June 6, 2008 — Chances are, if you've read a classic work of English or American literature in a paperback edition recently, you've benefited from the editorial work of a faculty member in an English department. And if in the next few years you find yourself reading a classic like Mark Twain's "A Connecticut Yankee in King Arthur's Court," Emily Bronte's "Wuthering Heights," or H. G. Wells's "The Time Machine," you'll likely discover that you're benefiting from the work of a faculty member in the Department of English at the University of Virginia.
Such work is distinct from editing scholarly editions of canonical authors like Lord Byron, William Shakespeare, Abraham Cowley and Edmund Spenser, a task that many faculty members in U.Va.'s English department have also undertaken, in that it is aimed at reaching a general audience rather than the community of other scholars. Through their work editing novels, plays and anthologies, U.Va. English professors seize the chance to shape the way the general reading public can approach some of their favorite literary works. Rarely resulting in profit, and requiring immeasurable hours spent outside the classroom and office, most professors agree to these projects because of their sheer love for specific texts, and the rewarding challenges involved in deciding how the text might reach a wider audience.
"It differs immensely from writing scholarly articles which are intended for your colleagues and a small academic audience," said professor Stephen Railton, editor of three classic novels issued within the past three years: "The Last of the Mohicans," by James Fenimore Cooper (2003); "A Connecticut Yankee in King Arthur's Court," by Mark Twain (2006); and "Uncle Tom's Cabin," by Harriet Beecher Stowe (2006).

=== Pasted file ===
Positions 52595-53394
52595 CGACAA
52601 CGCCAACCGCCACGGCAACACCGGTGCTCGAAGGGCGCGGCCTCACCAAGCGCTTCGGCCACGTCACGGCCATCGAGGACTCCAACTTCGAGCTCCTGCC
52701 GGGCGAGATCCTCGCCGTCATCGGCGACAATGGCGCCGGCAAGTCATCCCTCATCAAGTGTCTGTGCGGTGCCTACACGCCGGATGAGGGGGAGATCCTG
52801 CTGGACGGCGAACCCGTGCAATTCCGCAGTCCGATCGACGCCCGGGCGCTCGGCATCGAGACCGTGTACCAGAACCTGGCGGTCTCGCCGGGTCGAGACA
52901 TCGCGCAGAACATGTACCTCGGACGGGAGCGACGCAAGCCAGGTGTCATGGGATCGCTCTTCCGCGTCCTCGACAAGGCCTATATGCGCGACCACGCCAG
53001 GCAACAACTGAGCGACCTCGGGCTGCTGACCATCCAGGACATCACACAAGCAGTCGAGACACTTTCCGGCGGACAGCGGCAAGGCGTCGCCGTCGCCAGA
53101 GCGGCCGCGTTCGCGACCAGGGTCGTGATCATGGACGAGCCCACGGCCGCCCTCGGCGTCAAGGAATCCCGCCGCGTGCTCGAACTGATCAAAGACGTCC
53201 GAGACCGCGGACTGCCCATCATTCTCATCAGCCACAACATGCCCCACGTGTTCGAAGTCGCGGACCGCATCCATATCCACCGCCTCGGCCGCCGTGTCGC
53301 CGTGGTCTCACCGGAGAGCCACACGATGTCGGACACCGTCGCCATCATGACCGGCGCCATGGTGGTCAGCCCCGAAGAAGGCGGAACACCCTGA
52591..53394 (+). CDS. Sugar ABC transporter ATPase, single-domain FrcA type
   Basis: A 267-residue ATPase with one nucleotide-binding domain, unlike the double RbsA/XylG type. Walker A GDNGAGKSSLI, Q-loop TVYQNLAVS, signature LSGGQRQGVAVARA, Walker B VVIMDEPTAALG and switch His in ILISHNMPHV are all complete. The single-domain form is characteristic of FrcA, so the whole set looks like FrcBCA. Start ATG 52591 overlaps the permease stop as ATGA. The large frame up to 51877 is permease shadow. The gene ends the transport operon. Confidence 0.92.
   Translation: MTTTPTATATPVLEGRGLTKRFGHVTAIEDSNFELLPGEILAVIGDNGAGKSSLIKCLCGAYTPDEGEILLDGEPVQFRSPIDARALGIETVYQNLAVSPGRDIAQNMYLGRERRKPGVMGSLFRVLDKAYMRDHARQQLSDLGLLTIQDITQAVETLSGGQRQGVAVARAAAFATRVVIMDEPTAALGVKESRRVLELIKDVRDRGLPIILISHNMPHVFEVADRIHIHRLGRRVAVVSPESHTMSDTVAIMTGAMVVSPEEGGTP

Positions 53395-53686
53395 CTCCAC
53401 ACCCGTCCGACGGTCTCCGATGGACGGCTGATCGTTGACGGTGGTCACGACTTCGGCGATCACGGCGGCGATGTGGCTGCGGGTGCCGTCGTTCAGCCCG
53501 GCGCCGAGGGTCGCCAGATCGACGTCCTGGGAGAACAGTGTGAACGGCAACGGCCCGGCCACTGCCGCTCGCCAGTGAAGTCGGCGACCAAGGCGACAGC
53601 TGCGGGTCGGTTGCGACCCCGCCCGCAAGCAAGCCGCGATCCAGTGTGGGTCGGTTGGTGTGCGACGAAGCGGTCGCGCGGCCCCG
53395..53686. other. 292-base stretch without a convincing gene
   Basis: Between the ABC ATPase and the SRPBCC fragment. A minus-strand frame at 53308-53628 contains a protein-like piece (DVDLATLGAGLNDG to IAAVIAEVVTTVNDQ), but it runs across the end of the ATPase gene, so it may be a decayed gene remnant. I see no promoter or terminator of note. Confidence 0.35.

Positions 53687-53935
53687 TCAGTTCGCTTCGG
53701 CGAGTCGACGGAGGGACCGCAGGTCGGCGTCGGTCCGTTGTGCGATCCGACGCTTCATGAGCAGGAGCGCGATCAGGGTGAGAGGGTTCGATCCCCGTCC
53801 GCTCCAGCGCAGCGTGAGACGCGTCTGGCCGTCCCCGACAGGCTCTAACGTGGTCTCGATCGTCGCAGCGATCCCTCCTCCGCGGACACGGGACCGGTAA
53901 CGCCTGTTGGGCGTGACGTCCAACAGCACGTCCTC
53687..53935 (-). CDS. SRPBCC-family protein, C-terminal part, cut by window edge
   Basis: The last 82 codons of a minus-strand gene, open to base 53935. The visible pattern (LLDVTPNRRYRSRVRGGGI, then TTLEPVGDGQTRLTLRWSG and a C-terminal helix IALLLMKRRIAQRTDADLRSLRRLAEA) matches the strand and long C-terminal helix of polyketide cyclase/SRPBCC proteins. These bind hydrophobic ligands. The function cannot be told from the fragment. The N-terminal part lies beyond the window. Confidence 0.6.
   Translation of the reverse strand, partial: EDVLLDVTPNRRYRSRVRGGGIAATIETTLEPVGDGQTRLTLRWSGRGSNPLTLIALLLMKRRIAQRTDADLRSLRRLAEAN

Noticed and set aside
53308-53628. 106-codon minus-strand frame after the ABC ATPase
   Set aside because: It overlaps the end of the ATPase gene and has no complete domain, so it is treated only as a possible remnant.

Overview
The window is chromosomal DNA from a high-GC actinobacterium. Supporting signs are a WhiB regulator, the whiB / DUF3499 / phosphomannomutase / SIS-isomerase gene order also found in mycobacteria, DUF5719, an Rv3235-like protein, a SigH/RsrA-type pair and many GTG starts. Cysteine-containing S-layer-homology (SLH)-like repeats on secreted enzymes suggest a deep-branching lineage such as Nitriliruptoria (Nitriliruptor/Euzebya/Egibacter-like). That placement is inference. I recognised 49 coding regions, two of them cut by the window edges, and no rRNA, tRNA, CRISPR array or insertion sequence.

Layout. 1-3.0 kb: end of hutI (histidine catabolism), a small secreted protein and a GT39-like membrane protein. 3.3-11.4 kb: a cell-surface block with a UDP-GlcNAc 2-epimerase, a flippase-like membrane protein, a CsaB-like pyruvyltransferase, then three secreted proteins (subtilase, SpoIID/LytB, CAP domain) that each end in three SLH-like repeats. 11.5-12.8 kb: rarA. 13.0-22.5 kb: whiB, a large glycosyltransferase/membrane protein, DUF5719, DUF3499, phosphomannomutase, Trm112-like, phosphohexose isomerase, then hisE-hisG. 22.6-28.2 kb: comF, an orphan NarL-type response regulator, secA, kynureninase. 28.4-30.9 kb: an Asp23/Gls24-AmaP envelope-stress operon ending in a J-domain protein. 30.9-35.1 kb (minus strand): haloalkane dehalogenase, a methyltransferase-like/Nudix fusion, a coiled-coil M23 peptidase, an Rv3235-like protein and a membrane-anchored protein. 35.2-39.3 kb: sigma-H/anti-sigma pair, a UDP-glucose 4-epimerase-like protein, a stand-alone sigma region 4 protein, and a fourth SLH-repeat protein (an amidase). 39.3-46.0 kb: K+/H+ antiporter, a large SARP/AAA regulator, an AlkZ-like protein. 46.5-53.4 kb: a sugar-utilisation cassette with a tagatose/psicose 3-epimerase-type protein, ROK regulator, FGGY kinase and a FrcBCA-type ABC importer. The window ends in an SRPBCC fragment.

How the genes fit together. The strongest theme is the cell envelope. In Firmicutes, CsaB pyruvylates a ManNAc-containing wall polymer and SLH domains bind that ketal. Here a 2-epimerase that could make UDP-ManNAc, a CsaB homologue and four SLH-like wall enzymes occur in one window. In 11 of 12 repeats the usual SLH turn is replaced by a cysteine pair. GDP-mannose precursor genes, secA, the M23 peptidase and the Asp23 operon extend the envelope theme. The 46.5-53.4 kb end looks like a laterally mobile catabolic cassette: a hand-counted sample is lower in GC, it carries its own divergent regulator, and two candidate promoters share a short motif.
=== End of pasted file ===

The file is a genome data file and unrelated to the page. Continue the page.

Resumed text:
Although they require months, and sometimes years of researching and writing, because these texts are designed for a broad classroom audience, as well as the occasional reader, most professors find it hard to resist putting out an edition of a text that they are particularly fond of. Professor Susan Fraiman, editor of the Norton Critical Edition of Jane Austen's "Northanger Abbey," said, "Just think—people might actually buy it!"
Another benefit that adds to the appeal of working on editions is that the process results in getting to know a text very well. Professor Alison Booth, who worked on the 2008 edition of Emily Bronte's "Wuthering Heights," said she "loved getting to know all about Bronte studies in the 19th and 20th centuries."
Seeing how one can shape a text that will be useful to a large audience through personal interpretive choices, changes and improvements to the text can be extremely satisfying. Professor Stephen Arata has worked on three editions since 2002: William Morris' "News from Nowhere" (2002), George Gissing's "New Grub Street" (2008), and the Norton Critical Edition of H.G. Wells' "The Time Machine" (2008).
"You become very intimate, in a virtual kind of way of course, with any writer you work on for an extended length of time," Arata said. "I tried to read everything by and about each of the writers I edited. ... I often felt I was living with these guys."
Trying not to put too much of an individual interpretation on a work challenges most professors, especially since that motivation propels much of their scholarly writing.
"Since all of my previous training and experience had been with critical analysis rather than textual editing, the challenge for me was to explicate without editorializing … to represent the range of views and approaches that are out there," Fraiman said.